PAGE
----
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CEO: Hospitals Should be 'Like the Maytag Repair Man'

Philip Betbeze, for HealthLeaders Media, January 11, 2013

One is innovative collaboration with commercial payers. Weiss announced an interesting one right before the holidays, with Blue Cross and Blue Shield of Florida. Weiss calls it the "first step towards a revolutionary accountable care organization."

It's a bold, but savvy bet, Weiss says.  The deal involves lots of sharing of data and a good deal of trust, but it's trust borne out of about a decade of work building from what Weiss calls "a competitive and professionally distant relationship" between the payer and the health system.

"We were bickering over price, not value, which made no sense," he says.

Seeking a better way, Weiss and the CEO of the health plan met in Jacksonville last year. This followed early discussions that suggested the insurer would like to steer more patients toward NCH because of its high quality scores and better than average record of value—especially compared to its competitors.

"We have room for improvement, but the whole industry is just so off in terms of waste, any little improvement we have looks better than you can imagine," Weiss says. "[Blue Cross Blue Shield] started the conversation, but we were poised to come to the same conclusion: What can we do to improve ourselves?"

Sharing of claims data was a good starting point, and the exercise revealed that even though NCH physicians were doing a pretty good job of eliminating waste, a combination of resources could make real-time interventions on physician decision-making based on evidence possible. That would eliminate so-called hidden waste.

"Just getting a seamless exchange of information among the clinicians is an early objective and knowing who's doing what among the physicians, almost in real time, makes a huge difference," Weiss says.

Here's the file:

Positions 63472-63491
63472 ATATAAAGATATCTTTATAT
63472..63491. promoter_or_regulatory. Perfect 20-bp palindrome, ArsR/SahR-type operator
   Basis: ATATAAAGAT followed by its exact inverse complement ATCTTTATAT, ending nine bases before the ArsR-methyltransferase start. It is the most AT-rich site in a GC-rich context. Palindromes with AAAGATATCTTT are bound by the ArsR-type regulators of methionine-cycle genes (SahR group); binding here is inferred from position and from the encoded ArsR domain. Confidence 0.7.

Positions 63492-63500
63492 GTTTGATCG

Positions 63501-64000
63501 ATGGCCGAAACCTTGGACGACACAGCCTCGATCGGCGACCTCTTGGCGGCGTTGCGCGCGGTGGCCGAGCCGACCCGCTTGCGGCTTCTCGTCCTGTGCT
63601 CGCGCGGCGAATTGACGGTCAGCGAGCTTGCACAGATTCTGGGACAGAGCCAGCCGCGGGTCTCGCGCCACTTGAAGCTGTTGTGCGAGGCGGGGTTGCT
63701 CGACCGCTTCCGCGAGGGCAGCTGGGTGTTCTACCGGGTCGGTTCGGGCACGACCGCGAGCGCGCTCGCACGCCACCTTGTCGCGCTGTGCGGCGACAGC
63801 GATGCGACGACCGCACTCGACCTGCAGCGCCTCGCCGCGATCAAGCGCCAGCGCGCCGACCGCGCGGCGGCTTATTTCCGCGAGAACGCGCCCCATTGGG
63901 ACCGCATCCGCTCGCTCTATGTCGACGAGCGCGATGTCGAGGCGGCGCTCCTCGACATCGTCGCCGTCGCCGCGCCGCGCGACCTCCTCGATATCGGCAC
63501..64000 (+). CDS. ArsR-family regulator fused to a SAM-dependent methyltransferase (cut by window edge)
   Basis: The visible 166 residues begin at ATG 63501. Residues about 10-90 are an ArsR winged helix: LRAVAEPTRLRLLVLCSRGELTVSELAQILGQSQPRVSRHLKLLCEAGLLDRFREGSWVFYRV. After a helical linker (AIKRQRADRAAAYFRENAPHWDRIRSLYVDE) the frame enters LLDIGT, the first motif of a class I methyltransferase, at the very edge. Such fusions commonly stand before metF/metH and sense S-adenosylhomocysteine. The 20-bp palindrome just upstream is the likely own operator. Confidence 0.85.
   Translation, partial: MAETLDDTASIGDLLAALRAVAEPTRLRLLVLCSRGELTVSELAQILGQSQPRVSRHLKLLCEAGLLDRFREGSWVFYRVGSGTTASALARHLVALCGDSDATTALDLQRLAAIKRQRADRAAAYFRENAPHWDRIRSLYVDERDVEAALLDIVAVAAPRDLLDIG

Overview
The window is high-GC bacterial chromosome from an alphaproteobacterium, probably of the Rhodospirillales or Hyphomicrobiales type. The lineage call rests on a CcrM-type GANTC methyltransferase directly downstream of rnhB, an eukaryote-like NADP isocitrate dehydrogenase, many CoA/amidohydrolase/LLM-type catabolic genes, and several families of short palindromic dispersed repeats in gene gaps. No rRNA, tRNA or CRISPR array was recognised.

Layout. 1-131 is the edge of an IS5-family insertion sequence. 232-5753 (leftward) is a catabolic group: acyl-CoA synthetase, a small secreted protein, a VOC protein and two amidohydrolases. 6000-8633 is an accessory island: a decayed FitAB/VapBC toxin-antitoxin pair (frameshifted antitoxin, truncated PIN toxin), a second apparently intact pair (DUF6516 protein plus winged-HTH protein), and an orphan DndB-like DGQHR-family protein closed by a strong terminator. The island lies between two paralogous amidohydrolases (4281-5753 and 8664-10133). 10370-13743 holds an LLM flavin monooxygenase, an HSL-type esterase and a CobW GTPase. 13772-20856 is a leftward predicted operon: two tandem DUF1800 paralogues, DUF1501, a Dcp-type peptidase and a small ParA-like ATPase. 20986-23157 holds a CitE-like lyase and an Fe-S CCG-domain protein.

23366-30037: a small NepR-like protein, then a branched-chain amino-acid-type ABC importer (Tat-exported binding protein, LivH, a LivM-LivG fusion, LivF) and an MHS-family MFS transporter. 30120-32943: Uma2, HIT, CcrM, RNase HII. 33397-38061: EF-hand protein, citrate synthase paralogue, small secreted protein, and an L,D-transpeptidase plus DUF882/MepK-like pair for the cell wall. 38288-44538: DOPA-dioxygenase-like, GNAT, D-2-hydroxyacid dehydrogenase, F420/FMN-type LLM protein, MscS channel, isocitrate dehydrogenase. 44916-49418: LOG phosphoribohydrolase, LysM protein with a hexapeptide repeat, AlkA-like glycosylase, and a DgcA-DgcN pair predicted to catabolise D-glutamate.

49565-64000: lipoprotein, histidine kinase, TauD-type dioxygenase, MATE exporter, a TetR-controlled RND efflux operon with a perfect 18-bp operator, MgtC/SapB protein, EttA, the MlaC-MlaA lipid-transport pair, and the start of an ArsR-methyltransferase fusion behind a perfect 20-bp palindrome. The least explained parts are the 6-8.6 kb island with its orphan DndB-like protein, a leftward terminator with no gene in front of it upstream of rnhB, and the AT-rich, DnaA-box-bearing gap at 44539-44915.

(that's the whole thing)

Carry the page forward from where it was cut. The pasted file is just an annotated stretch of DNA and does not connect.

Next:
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3 comments on "CEO: Hospitals Should be 'Like the Maytag Repair Man'"


Jimmy St louis (1/25/2013 at 1:05 PM)
Great article! A more efficient system, although a longer path is certainly a preventative care model, accompanied by a model for ongoing patient health maintenance. We have written about this article in our blog at blogs.ahcps.com. In alignment with your article, it is our belief that an emphasis on creating a stronger knowledge base for our patients, accompanied by more control over their health is a key tool in lowering healthcare costs and creating a healthier "you". This adoption both by the consumer and provider will be key in the successful implementation.

David Massey (1/14/2013 at 5:52 PM)
While this deals with one of the root causes behind exploding healthcare costs there are other areas where improvement in skill sets can lead to significant and, in many cases, immediate reductions in cost of doing business. Specifically, people in charge of managing direct and indirect spend. I have discovered a significant lack of skill sets as evidenced through how supply chain/materials management personnel conduct their procurement; manage strategic acquisitions; lack of well-crafted policies and procedures; absence of formal personnel training programs and so on. Frankly, compared to other industries, such as Aerospace, healthcare supply chains and the quality of its materials management personnel is woeful.

Janice Miller (1/12/2013 at 1:55 PM)
I enjoyed this article and believe its way past time for this change to begin. I am a firm believer in LEAN programs and witnessed more waste of funds due to lack of knowledge and reliance on people who have held the same administrative positions for 30 years or more. Fresh insight from those who have been on the front line of the healthcare battle have been ignored. Here's an example, a hospital in Weirton, West Virginia takes nasal cultures from every patient admitted, every time they move to another room, and when the patient is released. This is just to check for MRSA. It stemmed from one patient threatening a lawsuit because they claimed they caught MRSA at the hospital. Those on the front line explain the waste and increased cost but it falls on deaf ears. I suggest hospitals ask personnel for suggestions and actually listen.